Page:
For now, you’re neither in heaven or hell. You’re in this world, sort of in between, experiencing a little bit of both. There’s a bit of hell here, because you still witness the wages of sin with the sickness, the troubles, the anxiety and everything else that contributes to great tribulation. But this world is not hell, because God is still present in this world. There’s a bit of heaven here, too, for precisely that same reason: God is present with you, as near as His means of grace. He’s clothed you in that white robe of righteousness in your baptism. He keeps speaking you clean with His absolution. And He gives you a foretaste of the feast to come in His Supper—a little bit of heaven here on earth.
Obviously you are not yet in heaven. This is the other side of glory. God is present, but not in His unveiled glory. Here, God conceals Himself in words and water, bread and wine. He must do so because sinners can’t abide His glorious presence and live. So for now, you’re between heaven and hell, enduring in a world that features both hellish tribulation and heavenly grace. Part of a Church that looks weak, inept, confused, incompetent, irrelevant, divided, hopelessly out of touch. Her glory is hidden behind a cross, her victory still a matter of faith, her only hope is one crucified, risen, and reigning Lamb. And that is your hope!
The point of our text is to remind you of your future. This world is not the end or your final destination. Your place in that multitude around God’s throne is already secure because the Lamb has already shed His blood for you and forgiven you for all of your sins. Like an heir of a fortune in the car on the way to the reading of the will, it’s only a matter of when, not if; the inheritance is yours. You just don’t see it yet. The only thing that would keep the heir from the inheritance would be if he jumped out of the car and ran away.
That’s the only ploy the devil has left for you—to get you to run away from God’s gifts of forgiveness and heaven, and to choose sin—and eventually hell—instead. He’ll try to make sin look attractive, and your sinful flesh will want to cooperate and choose the sin over grace and the Promised Land. He’ll try to make you doubt God’s presence and believe you’re God-forsaken and already in hell; but in truth, this world is still so visited by God that we cannot have a true idea of what hell is really like.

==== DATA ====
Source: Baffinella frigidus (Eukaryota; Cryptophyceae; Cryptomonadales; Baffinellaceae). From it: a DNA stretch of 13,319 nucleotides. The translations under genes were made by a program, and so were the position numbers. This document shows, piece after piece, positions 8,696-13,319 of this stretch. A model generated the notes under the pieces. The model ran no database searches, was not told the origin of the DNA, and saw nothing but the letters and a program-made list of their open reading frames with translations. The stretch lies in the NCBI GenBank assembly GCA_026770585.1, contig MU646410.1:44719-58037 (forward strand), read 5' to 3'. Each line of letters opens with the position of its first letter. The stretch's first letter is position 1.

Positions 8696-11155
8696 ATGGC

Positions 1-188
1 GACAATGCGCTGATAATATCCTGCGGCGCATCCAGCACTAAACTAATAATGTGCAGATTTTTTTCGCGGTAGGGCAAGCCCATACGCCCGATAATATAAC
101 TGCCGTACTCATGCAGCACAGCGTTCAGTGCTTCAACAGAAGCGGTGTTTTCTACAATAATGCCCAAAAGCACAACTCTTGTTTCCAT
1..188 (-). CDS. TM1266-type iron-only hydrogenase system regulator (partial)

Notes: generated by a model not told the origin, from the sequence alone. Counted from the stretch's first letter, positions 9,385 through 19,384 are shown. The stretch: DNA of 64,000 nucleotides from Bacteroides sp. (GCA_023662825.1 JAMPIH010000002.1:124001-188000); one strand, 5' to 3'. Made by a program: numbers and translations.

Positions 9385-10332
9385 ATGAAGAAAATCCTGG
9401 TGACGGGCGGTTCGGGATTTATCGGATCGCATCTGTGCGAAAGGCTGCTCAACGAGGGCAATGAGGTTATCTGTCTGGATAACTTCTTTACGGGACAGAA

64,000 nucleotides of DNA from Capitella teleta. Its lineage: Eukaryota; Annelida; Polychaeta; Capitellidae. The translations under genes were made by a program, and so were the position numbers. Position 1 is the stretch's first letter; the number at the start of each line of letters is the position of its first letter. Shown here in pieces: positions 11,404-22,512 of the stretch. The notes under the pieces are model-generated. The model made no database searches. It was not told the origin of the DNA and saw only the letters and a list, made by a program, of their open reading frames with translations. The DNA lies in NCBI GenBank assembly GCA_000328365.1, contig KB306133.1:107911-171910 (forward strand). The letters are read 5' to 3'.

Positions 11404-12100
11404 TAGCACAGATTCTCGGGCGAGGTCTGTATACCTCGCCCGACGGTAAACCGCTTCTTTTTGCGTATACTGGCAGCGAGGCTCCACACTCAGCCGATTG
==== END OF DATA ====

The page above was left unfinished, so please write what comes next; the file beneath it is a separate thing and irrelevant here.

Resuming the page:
No, you don’t face an imminent martyrdom. Arenas filled with lions, wooden crosses, burning stakes, even prison bars do not appear on the immediate horizon, though they seem much closer than even just a few years ago. But there is still tribulation. You’re still in this world where the evil of the world, the devil, and your own sinful nature battle and batter you constantly.
When this service is over, God sends you back out into the battlefield—the hard realities of daily living. Tests. Performance reviews. Sales quotas. Paying bills. Family frustrations. Dealing with people that dislike or even hate you. You encounter opposition for believing in Jesus. The devil uses your sins to accuse you and threaten you with damnation. Sickness and aging sap you of your health and strength. Death snatches away people you love. Sometimes suddenly when they’re way too young. Other times after lengthy suffering. Always way too soon!
You will have your share of heartache and pain. You will struggle day by day, hanging on when it all seems hopeless, when faith doesn’t come easily. You will struggle to trust in God, to believe, even when many troubles tell you otherwise. Yes, in this fallen world there is still great tribulation.
But Christ is greater, and here’s the proof. All of the tribulation you face is a result of sin and designed to lead you to death. But Christ has already paid for that sin and conquered death. He’s emerged from the tomb, never to die again. And if He’s conquered the greater enemy—death itself, He is certainly greater than any tribulation that afflicts you now. No matter how bad things may get, for you or for the Church, no matter how many tears and how much blood is shed, no matter how much you may hunger and thirst, it all comes out good and right in Jesus.
So rejoice and glorify the name of the Lord! Eternal life is already yours because you are numbered among the multitude of saints. You’ve been washed in the blood of the Lamb. The white robe you wear is Christ’s righteousness exchanged on the cross and given to you in the water and Word. Salvation is yours, because He gives it to you freely and abundantly. For Jesus’ sake, you are forgiven for all of your sins.
In the name of the Father and of the Son and of the Holy Spirit. Amen